Sunday, September 09, 2007

Item from the Past: September 9, 2004

South Dakota became my 45th state [on September 9, 2004]. I took a childish pleasure in crossing the border, there on I-29. A silly thing, considering the arbitrariness of it, but then again, human beings delight in arbitrary things every day and all night. I just choose eccentrically. Anyway, I’d inspected the area maps beforehand, to see if there was a more civilized way to cross from Iowa to SD than on a four-lane freeway. The Big Sioux River forms the border at that juncture, and I saw a park on the Iowa side of the river with what could have been a pedestrian bridge across to a golf course on the Dakotan side.

Arriving in the park, I got a good look at the river, and the Dakotan banks on the opposite side. The golf course must have been obscured by the trees lining the river, or perhaps it was a mapmaker’s fiction. The item on the map that looked like a bridge turned out to be a large pipe, supported by a truss of some kind. If I had been 19 and brainless, I might have tried a crossing. I got back in the rental truck and drove across the border.

I had only a short time in that large state, and on the map I'd come across a red point-of-interest dot called Spirit Mound, without further information. It was well placed for my purposes, only about 10 miles north of Vermillion, which itself is a short drive across the border. Without further ado, I decided to go.

It’s a lone hill, standing in the farmland of that part of SD, which looks precisely like the neighboring parts of Nebraska and Iowa. The state of South Dakota is restoring the 300 or so acres around the hill to tallgrass prairie, which was rustling briskly in the wind that day. Armies of crickets and grasshoppers added their buzz to the whip of the grass in the wind. It was late afternoon, but still very warm. I was completely alone. A path led from the small roadside parking lot into the prairie, and, barely visible as a line across the hill, it promised a walk to the top. I didn’t need any more invitation than that.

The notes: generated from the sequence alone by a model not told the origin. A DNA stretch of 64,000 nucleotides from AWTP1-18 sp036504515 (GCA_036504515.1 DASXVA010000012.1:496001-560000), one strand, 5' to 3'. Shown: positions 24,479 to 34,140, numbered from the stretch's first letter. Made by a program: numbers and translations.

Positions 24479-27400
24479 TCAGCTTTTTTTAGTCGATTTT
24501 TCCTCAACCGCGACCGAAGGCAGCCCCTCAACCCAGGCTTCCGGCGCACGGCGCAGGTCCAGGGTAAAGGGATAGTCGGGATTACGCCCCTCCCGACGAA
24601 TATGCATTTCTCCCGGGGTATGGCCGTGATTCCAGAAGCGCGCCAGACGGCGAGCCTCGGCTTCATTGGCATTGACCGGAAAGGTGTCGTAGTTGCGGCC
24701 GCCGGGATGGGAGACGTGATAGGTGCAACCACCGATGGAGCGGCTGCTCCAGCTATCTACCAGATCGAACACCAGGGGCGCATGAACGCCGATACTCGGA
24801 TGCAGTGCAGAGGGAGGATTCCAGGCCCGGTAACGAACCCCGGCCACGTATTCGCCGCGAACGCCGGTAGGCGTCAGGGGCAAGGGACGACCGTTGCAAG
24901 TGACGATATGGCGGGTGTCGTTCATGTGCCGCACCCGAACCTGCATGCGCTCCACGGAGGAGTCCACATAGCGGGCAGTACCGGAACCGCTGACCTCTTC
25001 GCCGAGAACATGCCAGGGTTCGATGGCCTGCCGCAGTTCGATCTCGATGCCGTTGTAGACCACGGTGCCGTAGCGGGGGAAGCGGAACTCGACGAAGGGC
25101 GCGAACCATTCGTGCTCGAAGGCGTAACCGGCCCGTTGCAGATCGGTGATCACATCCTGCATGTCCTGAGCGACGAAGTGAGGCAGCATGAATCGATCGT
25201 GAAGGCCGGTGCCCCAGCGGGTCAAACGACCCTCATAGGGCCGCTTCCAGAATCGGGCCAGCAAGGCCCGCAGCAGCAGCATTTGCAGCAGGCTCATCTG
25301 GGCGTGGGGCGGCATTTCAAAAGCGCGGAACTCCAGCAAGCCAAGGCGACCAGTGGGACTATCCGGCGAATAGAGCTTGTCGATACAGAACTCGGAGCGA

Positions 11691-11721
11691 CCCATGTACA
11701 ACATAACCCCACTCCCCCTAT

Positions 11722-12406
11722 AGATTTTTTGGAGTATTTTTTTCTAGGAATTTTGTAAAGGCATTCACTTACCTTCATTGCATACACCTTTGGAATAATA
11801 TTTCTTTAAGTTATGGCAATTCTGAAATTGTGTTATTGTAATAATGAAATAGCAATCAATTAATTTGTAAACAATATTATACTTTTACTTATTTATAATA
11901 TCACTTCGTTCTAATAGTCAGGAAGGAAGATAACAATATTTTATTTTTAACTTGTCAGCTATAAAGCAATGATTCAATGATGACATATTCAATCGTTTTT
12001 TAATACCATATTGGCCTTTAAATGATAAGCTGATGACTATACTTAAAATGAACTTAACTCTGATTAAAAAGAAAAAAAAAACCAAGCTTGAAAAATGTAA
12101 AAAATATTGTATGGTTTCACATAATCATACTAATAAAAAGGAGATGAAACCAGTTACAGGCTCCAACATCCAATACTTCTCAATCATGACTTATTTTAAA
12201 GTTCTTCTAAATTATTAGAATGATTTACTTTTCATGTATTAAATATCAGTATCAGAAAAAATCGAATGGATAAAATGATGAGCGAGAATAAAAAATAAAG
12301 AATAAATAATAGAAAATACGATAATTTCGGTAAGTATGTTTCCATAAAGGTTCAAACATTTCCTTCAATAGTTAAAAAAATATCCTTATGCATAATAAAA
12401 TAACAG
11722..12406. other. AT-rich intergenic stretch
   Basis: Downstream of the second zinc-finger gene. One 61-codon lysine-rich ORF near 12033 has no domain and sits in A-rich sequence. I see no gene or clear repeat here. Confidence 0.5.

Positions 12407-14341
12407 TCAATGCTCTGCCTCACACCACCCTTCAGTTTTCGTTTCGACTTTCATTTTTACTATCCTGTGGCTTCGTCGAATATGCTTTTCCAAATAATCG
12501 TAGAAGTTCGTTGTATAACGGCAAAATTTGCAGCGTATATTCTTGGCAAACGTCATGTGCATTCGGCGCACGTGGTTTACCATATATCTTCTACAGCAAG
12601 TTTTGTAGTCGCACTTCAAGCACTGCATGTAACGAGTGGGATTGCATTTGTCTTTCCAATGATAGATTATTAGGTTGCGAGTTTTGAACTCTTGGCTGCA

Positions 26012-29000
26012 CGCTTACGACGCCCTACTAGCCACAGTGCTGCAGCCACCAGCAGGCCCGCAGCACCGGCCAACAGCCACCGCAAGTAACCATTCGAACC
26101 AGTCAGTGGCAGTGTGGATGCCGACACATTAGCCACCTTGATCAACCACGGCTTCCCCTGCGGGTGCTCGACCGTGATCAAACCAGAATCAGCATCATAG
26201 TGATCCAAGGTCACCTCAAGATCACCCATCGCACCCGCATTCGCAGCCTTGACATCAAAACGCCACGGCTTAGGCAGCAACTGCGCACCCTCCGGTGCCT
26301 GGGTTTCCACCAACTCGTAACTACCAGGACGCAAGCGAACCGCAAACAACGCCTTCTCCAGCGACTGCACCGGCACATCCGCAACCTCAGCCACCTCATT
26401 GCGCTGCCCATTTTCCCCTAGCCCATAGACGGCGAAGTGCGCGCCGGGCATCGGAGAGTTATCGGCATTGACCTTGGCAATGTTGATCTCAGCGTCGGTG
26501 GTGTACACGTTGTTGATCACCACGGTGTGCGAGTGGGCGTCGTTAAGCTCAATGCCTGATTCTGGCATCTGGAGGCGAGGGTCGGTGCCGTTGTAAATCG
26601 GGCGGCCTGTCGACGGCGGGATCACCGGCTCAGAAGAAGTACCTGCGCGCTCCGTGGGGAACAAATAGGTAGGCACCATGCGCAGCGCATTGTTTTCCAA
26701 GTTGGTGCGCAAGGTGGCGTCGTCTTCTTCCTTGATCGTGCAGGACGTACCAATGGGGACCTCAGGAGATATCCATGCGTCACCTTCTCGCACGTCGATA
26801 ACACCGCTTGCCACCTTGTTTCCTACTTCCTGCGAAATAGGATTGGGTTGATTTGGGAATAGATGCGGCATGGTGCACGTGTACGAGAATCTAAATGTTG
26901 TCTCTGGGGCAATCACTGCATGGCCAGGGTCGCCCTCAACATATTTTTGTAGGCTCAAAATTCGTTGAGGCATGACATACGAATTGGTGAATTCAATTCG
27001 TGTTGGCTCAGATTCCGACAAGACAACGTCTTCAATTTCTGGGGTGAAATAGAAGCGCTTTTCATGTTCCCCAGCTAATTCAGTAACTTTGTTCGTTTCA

According to the vague state-erected signage near the parking lot, “Native Americans revered the site,” though it didn’t say who or why or whether any Indians still did so. Perhaps the history of incursions into the Black Hills has made the state hypersensitive in these matters. But it is certain that Lewis & Clark climbed this hill, this very spot, on August 25, 1804, or 200 years and small change before I did.

It took me about 20 minutes to reach the top. The path curved around the hill like a question mark, and was only moderately steep even at the very end, when it ran up to the top of the hill. Lewis & Clark, by their own account, saw herds of buffalo from this vantage. I saw farmland, farmhouses, a radio antenna or two, and the road I’d come on. Still, it was a swell 360° panorama, and I felt a distinct — though fleeting — sense of place.

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